Broderick's Denver-based attorney, Patrick Tooley, said he is waiting to see the transcripts of testimony to the grand jury, documents that will come out during the discovery process.
"We adamantly deny any wrongdoing," and Broderick looks forward having his case heard in court, he said.
Tooley said this week that he would not speculate on Buck's motives or timing. "I want to try this case in the courtroom," he said.
But shortly after the indictment, Tooley told The Denver Post, "As far as I can tell, the only thing that's changed since July of 2008 when Mr. Buck issued his report is he is now running for office."
Harrison said he has heard "delicately put" insinuations that Buck's motivation is political, but he, too, wants to refrain from speculation.
"It's a tight Senate race. Some people want to say that. I'm waiting to see what the evidence is," Harrison said.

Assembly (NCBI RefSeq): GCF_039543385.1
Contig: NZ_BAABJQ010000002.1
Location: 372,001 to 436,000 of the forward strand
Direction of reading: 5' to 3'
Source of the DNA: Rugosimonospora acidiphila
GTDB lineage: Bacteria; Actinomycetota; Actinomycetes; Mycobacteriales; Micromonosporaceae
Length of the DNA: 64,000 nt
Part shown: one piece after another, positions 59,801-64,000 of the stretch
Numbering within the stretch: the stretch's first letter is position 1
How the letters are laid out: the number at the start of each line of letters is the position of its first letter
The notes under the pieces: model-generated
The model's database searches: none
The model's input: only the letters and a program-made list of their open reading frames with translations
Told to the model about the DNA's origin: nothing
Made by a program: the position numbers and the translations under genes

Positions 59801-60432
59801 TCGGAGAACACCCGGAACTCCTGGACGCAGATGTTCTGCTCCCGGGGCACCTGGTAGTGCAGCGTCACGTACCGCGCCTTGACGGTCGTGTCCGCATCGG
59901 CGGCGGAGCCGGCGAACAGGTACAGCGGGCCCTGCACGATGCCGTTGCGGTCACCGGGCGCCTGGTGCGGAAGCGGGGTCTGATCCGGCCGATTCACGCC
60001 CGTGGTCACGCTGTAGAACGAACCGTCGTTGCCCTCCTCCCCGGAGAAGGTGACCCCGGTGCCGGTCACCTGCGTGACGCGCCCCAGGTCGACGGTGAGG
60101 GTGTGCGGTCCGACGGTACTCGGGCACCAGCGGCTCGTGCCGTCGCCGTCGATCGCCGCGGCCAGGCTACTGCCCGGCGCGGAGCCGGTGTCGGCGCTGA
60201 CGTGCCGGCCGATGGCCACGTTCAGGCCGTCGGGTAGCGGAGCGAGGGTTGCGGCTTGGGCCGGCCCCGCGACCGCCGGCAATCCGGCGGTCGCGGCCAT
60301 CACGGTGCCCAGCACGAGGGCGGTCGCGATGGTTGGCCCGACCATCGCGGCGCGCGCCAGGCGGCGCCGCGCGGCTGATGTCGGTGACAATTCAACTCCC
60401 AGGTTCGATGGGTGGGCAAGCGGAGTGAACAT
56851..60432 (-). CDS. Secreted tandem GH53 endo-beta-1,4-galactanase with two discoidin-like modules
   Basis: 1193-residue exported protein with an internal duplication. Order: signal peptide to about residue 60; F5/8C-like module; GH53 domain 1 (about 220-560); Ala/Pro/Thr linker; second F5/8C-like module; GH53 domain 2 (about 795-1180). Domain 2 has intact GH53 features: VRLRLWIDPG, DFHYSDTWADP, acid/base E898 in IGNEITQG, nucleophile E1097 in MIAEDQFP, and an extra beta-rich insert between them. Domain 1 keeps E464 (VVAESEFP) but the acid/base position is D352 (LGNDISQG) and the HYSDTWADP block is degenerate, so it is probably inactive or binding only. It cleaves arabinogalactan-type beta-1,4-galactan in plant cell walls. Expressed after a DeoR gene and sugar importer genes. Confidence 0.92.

Buck declined repeated requests for an interview. An administrator in his office said that despite granting several interviews after the indictment, Buck would make no more statements to the media.
She e-mailed CNN a news release saying Buck requested to reopen the case after "information previously not available" was uncovered in Masters' civil proceedings.
Among the charges in the indictment are that Broderick intentionally lied about an FBI profile used to support Masters' arrest, shoeprints found at the crime scene, a fellow investigator's crime scene observations and his own degree of participation in the case.
Attorney Maria Liu, part of the legal team that secured Masters' freedom in post-conviction hearings, said it probably took Buck considerable effort to "actually understand all the material and how it interplays." She speaks from experience, as it took Masters' post-conviction team more than four years to unravel the evidence.